Wednesday 22 November 2023

Jeremy Hunt's Pre-Election Give Aways

At first glance Jeremy Hunt's second and, in all likelihood, last Autumn statement is unexpectedly good news. A cut to National Insurance, giving back £450/year to those on average salaries. This is due to come into force in January. Pensioners can look forward to a big hike in the state pension, with it increasing by 8.5% April. Social security up to match inflation. Local housing allowance was also put up, alcohol frozen, and the minimum wage cranked up to £11.44/hour, translating into a pay rise of £1,800/year for the lowest paid full time workers. Where has this Conservative Party been? Isn't Hunt trying to outflank a Labour Party who have said nothing and promised nothing on any of these issues?

Not in the slightest. These are measures designed to dazzle and bedazzle. The Tories know full well that their press allies are going to be effusive with praise. I can almost see The Sun's front page now, leading with the pension and wage increases superimposed onto a frozen bottle of booze. And this is exactly what any Tory chancellor would do. In an election year, it's the done thing for hitherto tight-pursed, penny-pinching occupants of Number 11 to shower the electorate with a generous helping of goodies. And the more mean spirited they usually are, the greater their largesse is talked up. Indeed, the fact the NI decrease is coming in imminently instead of waiting for the start of the new financial year suggests that election is coming sooner rather than later.

But this is smoke and mirrors stuff, and does not depart from Rishi Sunak's political strategy to manage expectations by dampening down belief in the capacity of the state to do anything. In Hunt's statement, this intent manifests in two ways. With £27bn more than expected to play with, rather than plugging gaps in eroding public services the Tories elected to give it away. The second is his announcement that state spending should never exceed economic growth, virtually guaranteeing even more cuts if the economy heads south. And his expectation that the public sector should strive to be more productive, with bureaucracy - that old Tory favourite - singled out as the barrier to efficiency. Never mind they're dropping to bits because the Tories have starved them of funds for nearly 14 years.

And consider who benefits from thse measures. Increasing benefits after holding them down so long still leaves this country the meanest in Western Europe where supporting the poorest are concerned. The big increase in the minimum wage is not before time, but only partially addresses the real terms erosion of wages that has characterised the sunset years of this Tory government. The state pension reaffirms their fidelity to the triple lock, hoping a generous bung to the pensioner base will turn them out at the next election and deliver them from a deserved drubbing. And that National Insurance cut? This applies to the 27 million workers who pay 12% on their salaries between £12,571 and £50,270. Higher paid employees pay two per cent on monies over the £50k mark. What that means is the higher the salary, the bigger the cut. Someone on an average salary will keep £450/year, but those at the top and beyond can look forward to pocketing a £750 saving. A subsidy for the wealthiest paid for by crumbling public services. Still, that's nothing compared to the billions handed to business. They will permanently enjoy a tax cut of 25p for every pound they invest in their firms.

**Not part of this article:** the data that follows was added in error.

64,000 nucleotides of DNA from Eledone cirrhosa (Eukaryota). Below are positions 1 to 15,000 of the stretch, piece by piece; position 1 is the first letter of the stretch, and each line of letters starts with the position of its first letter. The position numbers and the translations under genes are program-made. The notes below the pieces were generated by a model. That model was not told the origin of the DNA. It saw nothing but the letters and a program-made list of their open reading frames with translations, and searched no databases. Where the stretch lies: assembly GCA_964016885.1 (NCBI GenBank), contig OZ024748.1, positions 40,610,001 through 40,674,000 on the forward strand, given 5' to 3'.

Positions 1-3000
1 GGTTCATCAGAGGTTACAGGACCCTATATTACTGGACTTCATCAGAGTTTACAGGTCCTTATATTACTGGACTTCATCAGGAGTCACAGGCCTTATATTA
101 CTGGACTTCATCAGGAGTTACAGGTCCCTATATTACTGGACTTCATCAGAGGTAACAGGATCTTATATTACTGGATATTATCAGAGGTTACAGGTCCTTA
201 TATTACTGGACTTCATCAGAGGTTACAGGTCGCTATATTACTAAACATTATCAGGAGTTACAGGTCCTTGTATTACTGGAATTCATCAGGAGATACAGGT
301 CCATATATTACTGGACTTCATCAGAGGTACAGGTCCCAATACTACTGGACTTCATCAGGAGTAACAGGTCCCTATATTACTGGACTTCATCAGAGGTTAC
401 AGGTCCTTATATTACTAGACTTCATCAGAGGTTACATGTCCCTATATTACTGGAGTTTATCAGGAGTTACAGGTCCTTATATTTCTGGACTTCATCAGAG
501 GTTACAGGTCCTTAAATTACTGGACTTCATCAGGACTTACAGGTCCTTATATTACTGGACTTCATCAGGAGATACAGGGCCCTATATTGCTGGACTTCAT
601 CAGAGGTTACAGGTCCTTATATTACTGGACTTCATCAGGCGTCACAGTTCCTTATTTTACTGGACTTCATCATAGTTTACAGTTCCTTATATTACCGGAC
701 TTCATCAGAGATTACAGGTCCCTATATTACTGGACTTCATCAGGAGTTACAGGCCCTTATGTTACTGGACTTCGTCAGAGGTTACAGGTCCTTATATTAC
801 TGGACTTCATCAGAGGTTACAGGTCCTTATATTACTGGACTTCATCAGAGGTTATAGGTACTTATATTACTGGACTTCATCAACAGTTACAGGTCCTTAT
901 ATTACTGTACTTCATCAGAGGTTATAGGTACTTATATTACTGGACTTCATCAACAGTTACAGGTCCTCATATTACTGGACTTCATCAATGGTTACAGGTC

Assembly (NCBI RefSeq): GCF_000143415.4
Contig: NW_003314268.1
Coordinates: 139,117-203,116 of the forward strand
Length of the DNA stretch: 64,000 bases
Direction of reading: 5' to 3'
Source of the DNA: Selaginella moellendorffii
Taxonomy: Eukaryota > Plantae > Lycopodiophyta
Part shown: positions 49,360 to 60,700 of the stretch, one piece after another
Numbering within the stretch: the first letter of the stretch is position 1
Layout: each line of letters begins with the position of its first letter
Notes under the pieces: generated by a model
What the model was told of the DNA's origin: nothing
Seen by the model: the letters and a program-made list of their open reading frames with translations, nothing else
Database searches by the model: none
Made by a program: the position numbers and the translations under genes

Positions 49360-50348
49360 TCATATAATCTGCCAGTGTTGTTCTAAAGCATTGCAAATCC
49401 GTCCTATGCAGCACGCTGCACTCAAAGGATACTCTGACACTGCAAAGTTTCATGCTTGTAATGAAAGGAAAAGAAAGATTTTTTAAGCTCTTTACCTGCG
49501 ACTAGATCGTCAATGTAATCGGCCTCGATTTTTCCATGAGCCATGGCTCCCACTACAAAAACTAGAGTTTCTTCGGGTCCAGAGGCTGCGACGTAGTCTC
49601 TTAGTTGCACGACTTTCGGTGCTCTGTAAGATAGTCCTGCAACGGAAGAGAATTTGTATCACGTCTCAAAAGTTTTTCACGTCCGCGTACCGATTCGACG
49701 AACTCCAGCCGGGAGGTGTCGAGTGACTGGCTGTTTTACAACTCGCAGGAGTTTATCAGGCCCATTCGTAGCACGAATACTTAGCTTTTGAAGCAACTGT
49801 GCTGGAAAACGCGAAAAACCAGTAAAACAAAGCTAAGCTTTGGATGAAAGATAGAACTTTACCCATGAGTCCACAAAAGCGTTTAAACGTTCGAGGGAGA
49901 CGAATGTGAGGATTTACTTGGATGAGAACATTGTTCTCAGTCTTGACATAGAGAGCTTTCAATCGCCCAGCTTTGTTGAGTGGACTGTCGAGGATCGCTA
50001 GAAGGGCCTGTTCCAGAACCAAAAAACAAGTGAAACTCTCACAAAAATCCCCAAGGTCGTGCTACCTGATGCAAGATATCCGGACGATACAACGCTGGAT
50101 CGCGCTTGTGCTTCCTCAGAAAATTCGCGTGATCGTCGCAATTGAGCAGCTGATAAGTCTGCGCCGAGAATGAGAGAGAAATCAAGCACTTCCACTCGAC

The "good news" around benefits is tempered by a renewed assault on disabled people. As trailed last month, the Tories have now decided the flexible working that usually irks them offers a new excuse to tighten the screws. Their so-called back to work plan comes with more conditionalities, a more brutalising range of sanctions, and a new campaign of demonisation. As Hunt puts it, "Anyone choosing to coast on the hard work of taxpayers will lose their benefits." Red meat, they hope, for the crueller sections of the Tory base who might be Reform UK-curious.

In all, this is a short term budget designed to get the Tories over the electoral finishing line. There's nothing to address the anaemic growth forecast by the OBR. And no, reducing business taxes won't magically cut it. The headline grabbers are designed to bamboozle and hoodwink. But for most people, particularly working age people, they can see how even with higher benefits and/or NI cuts that they're worse off than before the pandemic. The prices have gone up and they keep going up, and the extra money can't stretch far enough. And that's why the Tory fates are sealed. They could have made other choices, but they didn't. Therefore, come the Spring it is their turn to suffer as the British electorate turns out and chooses to bury them. Possibly permanently.

1 comment:

Duncan said...

I hope the last lines turn out to be right, as sadly there are still so many gullible and ignorant people who fall for the Tories 'goodies'.
This is especially so with regard to the ongoing 'promotion' of Nigel Farage on 'I'm a Celebrity' (in the same vein as HIGNFY unwittingly promoted Boris Johnson). The media like the 'colourul characters' of right wing nutters.
Expect after this, Fararge to burnish his credentials as potential Tory leader (after his inevitable readmittance). David Seymour from NZ ACT party had a big boost in the NZ polls after his apearance on Dancing with the Stars.